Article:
Hunts count the cost of the weather

The loss of so many days’ hunting during the coldest December for 100 years, compounded by wet and foggy weather this month, has had a deleterious effect on many packs’ finances. Potentially lucrative Christmas meets were cancelled, moorland hunts have been be-fogged and grass countries too soggy to ride over-in Gloucestershire, the Duke of Beaufort’s lost about 20 days over five weeks.

They calculate a loss of £1,500 per week and as much as £2,200 per week in the school holidays. ‘The weather has put all packs-large and small-under financial pressure, especially in the North,’ says Alastair Jackson, director of the Masters of Foxhounds Association (MFHA). Stuart Trousdale, joint-master and huntsman of the Jed Forest in the Scottish borders, comments: ‘We haven’t ridden since November 23, but we’ve been out on motorbikes.’

West Country hunts-more used to milder winters-have been hit harder than most. ‘We’ve lost 10 days’ hunting and it has affected us very badly,’ says Ian Pearse, master of the South Devon, which charges a visitor’s cap of £40. ‘Our kennels are at the bottom of a steep hill and it was so icy that we couldn’t even go out on foot.’ Many are worried that the wintry weather will continue to have a wither-ing effect on hunt coffers long after the snow has melted.

‘This pressure is bound to put the spotlight on the viability of certain hunts. And if hard weather puts them under this sort of strain, some might not be able to continue,’ Mr Jackson warns. ‘They might need to consider restructuring, combining with another hunt or sharing kennels.’ ‘At first, the lack of hunting was dispiriting, but then it became worrying,’ agrees Robin Muir, joint-master of the Chiddingfold, Leconfield & Cowdray. ‘There were mutterings that what 200 years of antis had never achieved-the closure of a pack-perhaps Mother Nature could. But then it thawed and the sun came out, so although no one had gone hunting, no one had gone under.’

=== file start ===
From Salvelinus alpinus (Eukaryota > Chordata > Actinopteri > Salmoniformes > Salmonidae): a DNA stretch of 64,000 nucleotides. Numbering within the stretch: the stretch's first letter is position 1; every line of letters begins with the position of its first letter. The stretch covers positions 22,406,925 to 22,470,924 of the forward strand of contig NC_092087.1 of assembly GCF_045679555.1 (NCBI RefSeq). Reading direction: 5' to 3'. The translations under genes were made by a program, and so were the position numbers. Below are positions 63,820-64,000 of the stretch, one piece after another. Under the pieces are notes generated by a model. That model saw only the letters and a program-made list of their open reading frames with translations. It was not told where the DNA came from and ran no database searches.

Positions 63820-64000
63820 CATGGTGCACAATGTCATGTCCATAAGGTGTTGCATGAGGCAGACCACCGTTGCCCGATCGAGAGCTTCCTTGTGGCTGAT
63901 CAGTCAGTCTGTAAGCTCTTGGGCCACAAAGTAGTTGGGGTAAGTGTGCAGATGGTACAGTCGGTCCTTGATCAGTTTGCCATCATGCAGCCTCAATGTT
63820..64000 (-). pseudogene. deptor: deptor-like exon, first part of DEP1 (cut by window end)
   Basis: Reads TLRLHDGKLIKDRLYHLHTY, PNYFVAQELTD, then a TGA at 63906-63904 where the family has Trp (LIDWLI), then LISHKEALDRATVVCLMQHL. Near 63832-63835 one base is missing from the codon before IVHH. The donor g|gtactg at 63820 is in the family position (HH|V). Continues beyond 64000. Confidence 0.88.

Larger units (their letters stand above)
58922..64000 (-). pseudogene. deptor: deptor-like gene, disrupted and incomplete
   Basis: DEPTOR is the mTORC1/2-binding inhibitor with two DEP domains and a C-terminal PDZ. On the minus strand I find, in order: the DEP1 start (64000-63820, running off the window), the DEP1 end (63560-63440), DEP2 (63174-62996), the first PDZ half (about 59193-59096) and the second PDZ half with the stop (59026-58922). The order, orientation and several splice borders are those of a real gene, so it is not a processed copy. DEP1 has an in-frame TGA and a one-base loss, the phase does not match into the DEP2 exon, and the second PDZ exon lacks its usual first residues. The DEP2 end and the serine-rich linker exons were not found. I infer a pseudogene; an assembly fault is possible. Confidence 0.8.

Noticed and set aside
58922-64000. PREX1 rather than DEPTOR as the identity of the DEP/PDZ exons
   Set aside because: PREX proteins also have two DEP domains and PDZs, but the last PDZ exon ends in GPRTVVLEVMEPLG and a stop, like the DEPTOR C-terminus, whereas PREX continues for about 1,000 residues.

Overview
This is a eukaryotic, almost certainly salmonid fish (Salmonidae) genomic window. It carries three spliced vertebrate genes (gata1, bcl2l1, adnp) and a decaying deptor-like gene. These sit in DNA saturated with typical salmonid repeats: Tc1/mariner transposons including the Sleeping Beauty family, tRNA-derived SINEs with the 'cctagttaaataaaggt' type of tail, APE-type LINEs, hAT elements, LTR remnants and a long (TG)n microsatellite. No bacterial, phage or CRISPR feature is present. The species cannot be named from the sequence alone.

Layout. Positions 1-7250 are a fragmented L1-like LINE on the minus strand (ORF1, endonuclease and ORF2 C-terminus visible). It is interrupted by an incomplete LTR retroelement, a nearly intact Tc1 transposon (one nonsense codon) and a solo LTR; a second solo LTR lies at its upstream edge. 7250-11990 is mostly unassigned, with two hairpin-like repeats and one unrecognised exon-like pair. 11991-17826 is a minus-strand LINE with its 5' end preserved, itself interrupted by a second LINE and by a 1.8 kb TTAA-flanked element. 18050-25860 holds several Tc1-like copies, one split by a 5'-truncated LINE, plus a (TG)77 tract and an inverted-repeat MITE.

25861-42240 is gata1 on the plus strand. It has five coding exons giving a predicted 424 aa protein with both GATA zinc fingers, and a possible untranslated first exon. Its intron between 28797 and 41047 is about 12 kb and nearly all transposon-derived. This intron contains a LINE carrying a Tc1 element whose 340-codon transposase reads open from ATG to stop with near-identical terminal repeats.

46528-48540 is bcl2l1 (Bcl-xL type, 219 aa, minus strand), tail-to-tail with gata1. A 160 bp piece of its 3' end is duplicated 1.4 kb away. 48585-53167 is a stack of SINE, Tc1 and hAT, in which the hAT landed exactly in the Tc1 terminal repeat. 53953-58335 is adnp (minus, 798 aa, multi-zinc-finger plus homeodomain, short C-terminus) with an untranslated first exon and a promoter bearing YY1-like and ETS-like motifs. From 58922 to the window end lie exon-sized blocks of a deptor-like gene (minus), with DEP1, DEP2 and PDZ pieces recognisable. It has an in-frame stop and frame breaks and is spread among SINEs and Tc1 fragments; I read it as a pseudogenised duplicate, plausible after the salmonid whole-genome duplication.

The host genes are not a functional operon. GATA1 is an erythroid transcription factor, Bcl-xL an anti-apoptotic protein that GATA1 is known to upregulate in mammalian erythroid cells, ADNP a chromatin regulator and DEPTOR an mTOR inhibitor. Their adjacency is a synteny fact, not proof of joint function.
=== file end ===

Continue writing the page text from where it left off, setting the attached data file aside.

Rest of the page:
Mr Pearse says he’s concerned. ‘Running a hunt is the same as any business; things can change quickly. We started the season in great shape with some good days, record numbers of subscribers and a successful hunt ball. Then, we lost all the hunting days and the point-to-point (which has been postponed) over the Christmas period, which is the most important time of the year for us financially.

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‘I estimate that we’ve lost £15,000 to £18,000. For a hunt such as us, with a turnover of just over £100,000, that’s a lot of money. In days gone by, we used to lose a lot of hunting to hard weather. But, as the winters got milder, we stopped building the possibility of losing days into our budget-so this is quite a shock. We’re not going to see the demise of the hunt, but we’re going to have to do more than usual to raise money.’

Alice Barnard, the Countryside Alliance’s chief executive, says: ‘We are naturally concerned about the impact the weather has had, especi-ally on smaller hunts, who are some of the bravest and keenest campaigners. We can’t control the weather, but we’re focusing our efforts on a brighter future for the hunting community by systematically dismantling the Hunting Act.’ Paula Lester